[FoRK] [info] (highscalability.com) The Secret to 10 Million Concurrent Connections -The Kernel is the Problem, Not the Solution

J. Andrew Rogers andrew at jarbox.org
Tue May 21 09:25:14 PDT 2013


On May 21, 2013, at 1:40 AM, Eugen Leitl <eugen at leitl.org> wrote:
> On Mon, May 20, 2013 at 02:48:24PM -0700, J. Andrew Rogers wrote:
> 
>> This is relatively new. Five years ago Linux did not support exokernel
>> application models. Designing applications this way requires a pretty
>> high-end level of software engineering know-how hence the rarity of code
>> designed for this model.
> 
> You're not talking about L4 here, are you?


No, nothing like that. I am talking about a standard but moderately recent Linux kernel. 

Linux has been accumulating facilities to do kernel bypass for most things the kernel is conventionally responsible for by pushing responsibility into user space, either directly or indirectly. Database companies like Oracle have often been the drivers of these features. The kernel ends up not doing much more than abstracting hardware, maintaining an event state machine for the hardware (which is still mostly user space), permissions, and managing transfer of resource ownership to the applications.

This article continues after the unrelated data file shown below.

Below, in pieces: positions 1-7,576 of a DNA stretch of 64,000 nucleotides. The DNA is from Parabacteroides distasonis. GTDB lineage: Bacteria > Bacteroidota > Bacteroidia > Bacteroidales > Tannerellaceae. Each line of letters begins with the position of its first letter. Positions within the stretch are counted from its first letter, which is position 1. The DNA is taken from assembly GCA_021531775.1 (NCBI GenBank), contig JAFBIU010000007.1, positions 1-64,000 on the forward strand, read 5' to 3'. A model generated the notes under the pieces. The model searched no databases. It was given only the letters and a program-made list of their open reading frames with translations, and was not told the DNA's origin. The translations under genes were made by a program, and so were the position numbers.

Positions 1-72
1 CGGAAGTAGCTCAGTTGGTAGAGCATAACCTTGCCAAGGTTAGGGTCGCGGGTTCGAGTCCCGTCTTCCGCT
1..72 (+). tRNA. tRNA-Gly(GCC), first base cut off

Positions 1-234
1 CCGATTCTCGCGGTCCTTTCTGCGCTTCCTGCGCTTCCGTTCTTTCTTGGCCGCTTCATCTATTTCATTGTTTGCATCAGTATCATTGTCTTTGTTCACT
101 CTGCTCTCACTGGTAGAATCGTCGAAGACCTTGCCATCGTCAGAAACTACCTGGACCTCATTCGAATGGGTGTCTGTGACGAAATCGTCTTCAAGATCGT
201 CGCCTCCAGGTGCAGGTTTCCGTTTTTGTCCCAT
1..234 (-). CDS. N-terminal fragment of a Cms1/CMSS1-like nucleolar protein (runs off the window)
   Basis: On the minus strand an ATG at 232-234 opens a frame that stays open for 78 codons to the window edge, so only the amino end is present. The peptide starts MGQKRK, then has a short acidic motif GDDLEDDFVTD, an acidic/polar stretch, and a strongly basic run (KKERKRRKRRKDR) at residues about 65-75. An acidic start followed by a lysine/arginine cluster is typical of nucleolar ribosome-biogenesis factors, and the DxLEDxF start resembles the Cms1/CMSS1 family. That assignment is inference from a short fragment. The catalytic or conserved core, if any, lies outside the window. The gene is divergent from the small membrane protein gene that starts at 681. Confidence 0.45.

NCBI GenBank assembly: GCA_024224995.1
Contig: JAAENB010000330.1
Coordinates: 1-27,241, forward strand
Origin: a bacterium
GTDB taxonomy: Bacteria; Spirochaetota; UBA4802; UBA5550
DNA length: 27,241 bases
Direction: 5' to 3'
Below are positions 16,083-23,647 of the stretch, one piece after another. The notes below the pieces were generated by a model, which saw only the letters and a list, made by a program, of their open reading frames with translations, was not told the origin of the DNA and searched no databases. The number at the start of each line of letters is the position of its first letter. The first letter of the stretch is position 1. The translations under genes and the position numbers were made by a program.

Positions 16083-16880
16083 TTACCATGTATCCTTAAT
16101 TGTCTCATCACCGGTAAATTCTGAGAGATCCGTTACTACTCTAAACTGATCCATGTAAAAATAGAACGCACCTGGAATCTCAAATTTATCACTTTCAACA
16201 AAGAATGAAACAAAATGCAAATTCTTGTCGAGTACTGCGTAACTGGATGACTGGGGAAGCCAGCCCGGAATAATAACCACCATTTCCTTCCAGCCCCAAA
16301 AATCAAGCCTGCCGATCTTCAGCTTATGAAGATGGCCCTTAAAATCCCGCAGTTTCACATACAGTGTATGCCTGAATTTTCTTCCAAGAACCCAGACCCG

By comparison, this is not possible on many other UNIX systems e.g. MacOS. 

It is not a true "exokernel" environment but you can use it like it is by pushing almost everything the kernel does into the application. That includes process creation and process scheduling, memory management, disk management, I/O scheduling and buffering, etc. Unlike a pure exokernel, it is often useful in practice to not bypass the kernel for a few things where the effort is not justified by the benefit. An example of that is managing filesystem metadata; it is easier to reduce the number of filesystem metadata operations to a very bare minimum and accept the possibility of "wrong" behavior in the rare cases where such operations occur.





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